Subject: Re: how much right do I have on my project, if there are patches by others?
From: Rick Moen <>
Date: Sun, 8 Jul 2007 21:52:26 -0700

Quoting Matthew Flaschen (

> I guess this is the part I don't understand.  By analogy, if you make a
> film adaptation of Lord of the Rings, it's a derivative work of the
> book, and there are two authors involved.  But I don't see how it could
> be a multi-author work, since Tolkien is dead and thus there couldn't be
> any collaboration.

Er, there's nothing about multi-author works that necessitates collaboration.

The 2004 recording of Rhapsody in Blue and An American in Paris, where
Michael Tilson Thomas and the Columbia Jazz Band play the
small-orchestra part along with George Gershwin's 1925 reproducing-piano
roll, most assuredly was _not_ collaborative -- unless Tilson Thomas has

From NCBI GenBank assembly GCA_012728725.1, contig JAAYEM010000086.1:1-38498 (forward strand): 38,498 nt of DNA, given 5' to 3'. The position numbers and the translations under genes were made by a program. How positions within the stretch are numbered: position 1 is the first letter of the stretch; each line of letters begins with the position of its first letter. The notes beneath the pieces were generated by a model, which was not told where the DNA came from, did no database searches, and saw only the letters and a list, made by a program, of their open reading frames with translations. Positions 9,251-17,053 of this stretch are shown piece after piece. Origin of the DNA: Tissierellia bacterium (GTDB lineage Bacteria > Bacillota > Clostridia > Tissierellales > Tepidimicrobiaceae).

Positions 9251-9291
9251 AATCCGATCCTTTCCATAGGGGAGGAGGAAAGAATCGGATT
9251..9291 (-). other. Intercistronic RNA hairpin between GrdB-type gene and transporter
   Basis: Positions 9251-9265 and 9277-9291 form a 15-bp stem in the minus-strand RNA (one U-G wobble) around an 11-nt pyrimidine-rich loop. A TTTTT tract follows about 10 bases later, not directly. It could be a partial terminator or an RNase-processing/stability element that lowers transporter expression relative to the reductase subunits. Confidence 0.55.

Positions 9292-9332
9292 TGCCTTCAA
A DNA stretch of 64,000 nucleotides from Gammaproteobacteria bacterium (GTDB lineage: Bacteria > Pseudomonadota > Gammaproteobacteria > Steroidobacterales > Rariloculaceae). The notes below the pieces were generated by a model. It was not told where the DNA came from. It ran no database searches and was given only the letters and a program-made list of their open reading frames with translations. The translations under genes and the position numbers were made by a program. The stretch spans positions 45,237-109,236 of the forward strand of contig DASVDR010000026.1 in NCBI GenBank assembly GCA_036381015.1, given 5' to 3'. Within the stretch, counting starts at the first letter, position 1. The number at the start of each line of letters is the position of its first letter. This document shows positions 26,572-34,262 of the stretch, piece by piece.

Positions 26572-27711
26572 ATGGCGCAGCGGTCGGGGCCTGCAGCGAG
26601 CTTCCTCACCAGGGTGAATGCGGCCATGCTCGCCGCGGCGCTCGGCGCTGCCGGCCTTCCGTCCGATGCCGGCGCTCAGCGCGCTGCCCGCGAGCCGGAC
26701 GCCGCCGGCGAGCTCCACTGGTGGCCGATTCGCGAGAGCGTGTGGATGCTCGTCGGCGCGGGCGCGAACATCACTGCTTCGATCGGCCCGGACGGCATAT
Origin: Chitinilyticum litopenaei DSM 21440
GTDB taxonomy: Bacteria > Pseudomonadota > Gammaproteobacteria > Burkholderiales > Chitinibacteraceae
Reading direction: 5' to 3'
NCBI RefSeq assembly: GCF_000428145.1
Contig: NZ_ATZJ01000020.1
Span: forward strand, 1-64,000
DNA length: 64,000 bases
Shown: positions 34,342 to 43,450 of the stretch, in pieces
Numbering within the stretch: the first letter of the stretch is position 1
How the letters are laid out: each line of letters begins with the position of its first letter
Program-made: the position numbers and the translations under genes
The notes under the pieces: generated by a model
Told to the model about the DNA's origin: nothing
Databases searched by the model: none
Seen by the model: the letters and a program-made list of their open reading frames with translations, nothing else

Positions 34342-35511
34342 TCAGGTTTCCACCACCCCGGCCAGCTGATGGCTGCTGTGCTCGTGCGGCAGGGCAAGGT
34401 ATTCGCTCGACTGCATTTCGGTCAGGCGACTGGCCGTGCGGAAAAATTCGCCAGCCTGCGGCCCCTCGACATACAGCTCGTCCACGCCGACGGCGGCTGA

developed previously unknown acumen with Ouija Boards.  And yet it
provably had multiple creators.

> Similarly, a fork that the original author ignores would seem to be just
> as lacking in collaboration, and thus not a multi-author work.

Again, I deny your premise about "collaboration".  I have no idea where
you got that.

> No.  My understanding is that joint and collective works are legally
> created (by definition).  But derivative works are not necessarily
> legal.

Nowhere did I say that derivative works are necessarily legal, so I'm
utterly unclear on what you're driving at.

> So my point was that an infringing derivative work couldn't be
> joint or collective (/because/ that would be a conflict)

First, I have not a clue why you are suddenly talking about
"_infringing_ derivative works" in this context.  (I sure hope that, by
"infringing", you mean infringing copyright law.)  A copyright owner who
heard of such a work would deal with it simply by demanding that the
unauthorised party cease and desist, and if necessary sue to enjoin.

The question of whether it's joint or collective is pretty silly because, 
rather more to the point, it's pretty much going to get killed off, upon
being noticed.

I realise computerists tend to have a rabid fixation with odd edge cases,
but c'mon, now.